2) The real reason: Chrome either has no memory budget or the memory budget was set to 100 MB. The engineers decided that some amount of memory usage was acceptable and that's what you get. If a new budget was created, say 10 MB, then what you would see is some very clever engineering to overcome the problems in the first reason I gave. Chrome would be responsive at all times and use very little memory per tab, but at great engineering cost. It would be very difficult, but interesting work.
Some people might say I shouldn't keep hundreds of tabs open for weeks. But I'm an old guy, and by my standards my laptop is a freakin supercomputer, so in my mind it should be able to handle all the web pages I can manually throw at it.
It’s not always happy if Chrome crashes or I have to do a cold reboot, but mostly it keeps Chrome’s gluttony under control.
But it's a much harder problem to solve than many think. For example, if they start "suspending" my slack tab, or my email tab, and I begin missing messages I'm going to be quite upset...
Instead what they choose to do is not worry about memory until it you actually run out of it. I don't mind my applications taking up 90% of my memory if that keeps everything fast and I don't have to worry about keeping track and thinking about what I actually want to suspend and what I dont't.
If you really do mind, just run any of the plugins that implements your exact required behaviour (like the great suspender).
> I'm going to be quite upset...
You'll get over it, I promise.
Why the extreme majority would want that from their browser all the time baffles me. Just to see a lower number in a resource monitor window?
You say you sometimes have "hundreds" of tabs open, I've done this too, but my laptop doesn't have 20GB of RAM, but it just seems to work anyway.
What I ended up doing was: just stop looking at resource monitors.
I'm not. I open dozens of pages simultaneously routinely. 1 second here, one second there, it adds up.
Sure, it's not the end of the world, but those differences were why Chrome was better than Firefox.
How many times does that pretty-narrow situation happen to you in a day?
If you had such a memory-saving mechanism, boosted by prefetching the tabs adjacent to my current tab, it would barely cost me any seconds in an average week. Running low on memory is a big hassle taking a lot of seconds to deal with.
Google devs use 16-32 core machines, often with hundreds of gigabytes ram. Why would they bother optimizing?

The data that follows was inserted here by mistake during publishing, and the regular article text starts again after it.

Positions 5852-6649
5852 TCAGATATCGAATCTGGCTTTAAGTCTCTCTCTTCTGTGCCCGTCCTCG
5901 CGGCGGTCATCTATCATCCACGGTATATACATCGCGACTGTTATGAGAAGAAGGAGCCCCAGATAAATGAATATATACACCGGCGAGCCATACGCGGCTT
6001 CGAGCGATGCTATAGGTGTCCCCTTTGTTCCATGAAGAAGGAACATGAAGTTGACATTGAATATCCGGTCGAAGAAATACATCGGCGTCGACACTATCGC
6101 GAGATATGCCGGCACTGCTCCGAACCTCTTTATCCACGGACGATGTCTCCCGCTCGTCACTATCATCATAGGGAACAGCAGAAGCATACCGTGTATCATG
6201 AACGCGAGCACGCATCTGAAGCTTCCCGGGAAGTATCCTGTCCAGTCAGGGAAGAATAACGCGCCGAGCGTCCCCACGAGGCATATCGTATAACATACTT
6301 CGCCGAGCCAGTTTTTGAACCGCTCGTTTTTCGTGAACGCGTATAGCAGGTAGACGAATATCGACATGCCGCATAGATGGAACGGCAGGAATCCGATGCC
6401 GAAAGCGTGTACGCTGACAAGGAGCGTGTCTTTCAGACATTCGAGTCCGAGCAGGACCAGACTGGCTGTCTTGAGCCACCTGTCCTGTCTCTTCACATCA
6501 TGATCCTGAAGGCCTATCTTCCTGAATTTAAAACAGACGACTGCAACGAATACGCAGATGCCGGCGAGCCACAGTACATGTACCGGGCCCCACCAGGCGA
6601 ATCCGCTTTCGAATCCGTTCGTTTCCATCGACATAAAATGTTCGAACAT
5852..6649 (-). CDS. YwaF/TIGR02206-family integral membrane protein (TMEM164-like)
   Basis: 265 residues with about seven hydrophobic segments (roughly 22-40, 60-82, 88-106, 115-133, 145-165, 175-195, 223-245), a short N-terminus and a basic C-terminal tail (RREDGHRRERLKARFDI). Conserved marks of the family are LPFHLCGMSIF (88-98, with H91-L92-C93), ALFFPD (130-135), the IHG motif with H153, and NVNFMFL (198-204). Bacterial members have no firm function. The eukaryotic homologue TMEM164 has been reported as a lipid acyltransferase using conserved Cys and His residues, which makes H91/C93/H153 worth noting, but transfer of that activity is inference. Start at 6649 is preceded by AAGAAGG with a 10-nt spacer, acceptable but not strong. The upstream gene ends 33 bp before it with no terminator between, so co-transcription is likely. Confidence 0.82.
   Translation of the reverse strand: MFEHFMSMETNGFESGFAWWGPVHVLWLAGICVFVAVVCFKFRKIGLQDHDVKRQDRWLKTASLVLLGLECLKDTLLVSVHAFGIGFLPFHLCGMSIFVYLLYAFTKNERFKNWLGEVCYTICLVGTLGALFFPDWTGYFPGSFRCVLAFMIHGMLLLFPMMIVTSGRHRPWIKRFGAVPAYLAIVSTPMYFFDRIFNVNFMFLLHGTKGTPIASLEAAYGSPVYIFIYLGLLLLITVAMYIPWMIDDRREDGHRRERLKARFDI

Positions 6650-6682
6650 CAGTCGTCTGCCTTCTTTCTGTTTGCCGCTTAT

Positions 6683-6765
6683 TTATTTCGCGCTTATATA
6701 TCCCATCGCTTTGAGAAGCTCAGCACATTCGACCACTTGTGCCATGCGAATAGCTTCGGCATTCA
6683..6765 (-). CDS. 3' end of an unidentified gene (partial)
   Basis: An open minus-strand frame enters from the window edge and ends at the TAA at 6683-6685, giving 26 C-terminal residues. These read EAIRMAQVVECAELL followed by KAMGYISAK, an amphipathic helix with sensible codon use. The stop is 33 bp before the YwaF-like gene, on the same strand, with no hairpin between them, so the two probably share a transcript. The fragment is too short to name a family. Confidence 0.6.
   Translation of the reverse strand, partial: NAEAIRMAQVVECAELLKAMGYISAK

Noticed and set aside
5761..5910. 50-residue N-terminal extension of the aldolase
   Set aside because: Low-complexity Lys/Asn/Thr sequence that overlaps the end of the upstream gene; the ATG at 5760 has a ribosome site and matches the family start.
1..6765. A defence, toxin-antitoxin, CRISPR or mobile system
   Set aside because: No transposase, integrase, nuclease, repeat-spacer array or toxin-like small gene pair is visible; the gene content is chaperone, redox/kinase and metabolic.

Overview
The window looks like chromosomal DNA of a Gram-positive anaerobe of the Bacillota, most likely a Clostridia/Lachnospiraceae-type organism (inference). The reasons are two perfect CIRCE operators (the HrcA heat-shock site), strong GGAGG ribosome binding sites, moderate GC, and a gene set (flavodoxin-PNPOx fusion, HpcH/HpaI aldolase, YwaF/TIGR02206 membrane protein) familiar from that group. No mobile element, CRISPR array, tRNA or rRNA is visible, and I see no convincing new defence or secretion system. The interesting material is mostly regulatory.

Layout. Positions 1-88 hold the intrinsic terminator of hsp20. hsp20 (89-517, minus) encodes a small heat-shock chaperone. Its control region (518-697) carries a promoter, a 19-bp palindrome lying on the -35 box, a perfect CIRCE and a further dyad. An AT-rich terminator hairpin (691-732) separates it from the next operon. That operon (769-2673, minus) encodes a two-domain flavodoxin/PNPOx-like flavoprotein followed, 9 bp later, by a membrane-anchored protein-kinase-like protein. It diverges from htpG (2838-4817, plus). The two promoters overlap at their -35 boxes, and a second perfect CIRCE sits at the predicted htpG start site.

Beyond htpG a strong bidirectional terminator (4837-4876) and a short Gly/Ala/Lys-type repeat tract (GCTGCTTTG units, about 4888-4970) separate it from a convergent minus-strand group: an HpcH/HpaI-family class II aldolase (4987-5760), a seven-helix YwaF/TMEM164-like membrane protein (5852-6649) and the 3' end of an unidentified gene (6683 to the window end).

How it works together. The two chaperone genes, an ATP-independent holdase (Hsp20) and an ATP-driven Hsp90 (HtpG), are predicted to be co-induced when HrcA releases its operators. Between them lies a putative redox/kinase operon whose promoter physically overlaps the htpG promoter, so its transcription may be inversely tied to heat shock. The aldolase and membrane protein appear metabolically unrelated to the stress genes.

Many of the folks who work in our monorepo have an additional Linux workstation - not sure what the specs are on it, or what the average split is between laptop and workstation surfing. I also haven't paid that much attention to see if the folks I know on the Chrome team have substantially different usage.
You obviously have no idea what you are talking about.
Most devs at Google use MacBook Pros.. which cannot even be upgraded to hold hundreds of gigs of ram.
The required build tools and software for the internal engineering systems aren't usually available on a Mac so you'll need to have a Linux machine (physical or virtual) somewhere to remote into to do any dev work (again some teams are different but the bulk of engineers use the centralised Google infrastructure for source control, builds etc)
In addition to the desktop, every engineer gets a choice of laptop (Mac/windows/Chromebook) as well for email, meetings and cat videos.
Non-engineering just get a single laptop. Many many people now pick to use Chromebooks.
399 laptops with 4GB of RAM: https://www.pcgarage.ro/notebook-laptop/filtre/memorie-capac...
548 laptops with 8GB of RAM: https://www.pcgarage.ro/notebook-laptop/filtre/memorie-capac...
Less than 200 laptops, in total, with 16GB RAM or more. So probably less than 20% of the laptops on sale have that much memory, in 2018.
The "real" world is quite different to what us folks in IT see in our corner of the world.
* Literally every current MacBook except the 15" MBP
* iMacs unless you choose to upgrade the RAM
* My local PC retailers website has 34 models with 4GB of RAM, 84 with 8GB and 28 with 16GB. The cheapest 16gb laptop there is €1100. They also sell 3 Chromebooks and 1 windows 10 device with 2GB of RAM..
these are gaming, most powerful PCs people are using. 8gb is 44% of all users.
No, workstations and\or graphical stations are powerfull. Gaming rigs can be powerfull, but most of the time they are average or just above average.
Also - steam statistic will show you a great number of PCs that are being used only to play some indie games and\or Dota. 8gb is more than enough for that.
My understanding is that they have rMBP laptops and slightly beefier desktops.
> The standard machine has 32 GB. So I guess 0.32 hundreds
His comment was in response to Opera 12.x takes ~3-10MB per TAB (+the weight of the media used on the page).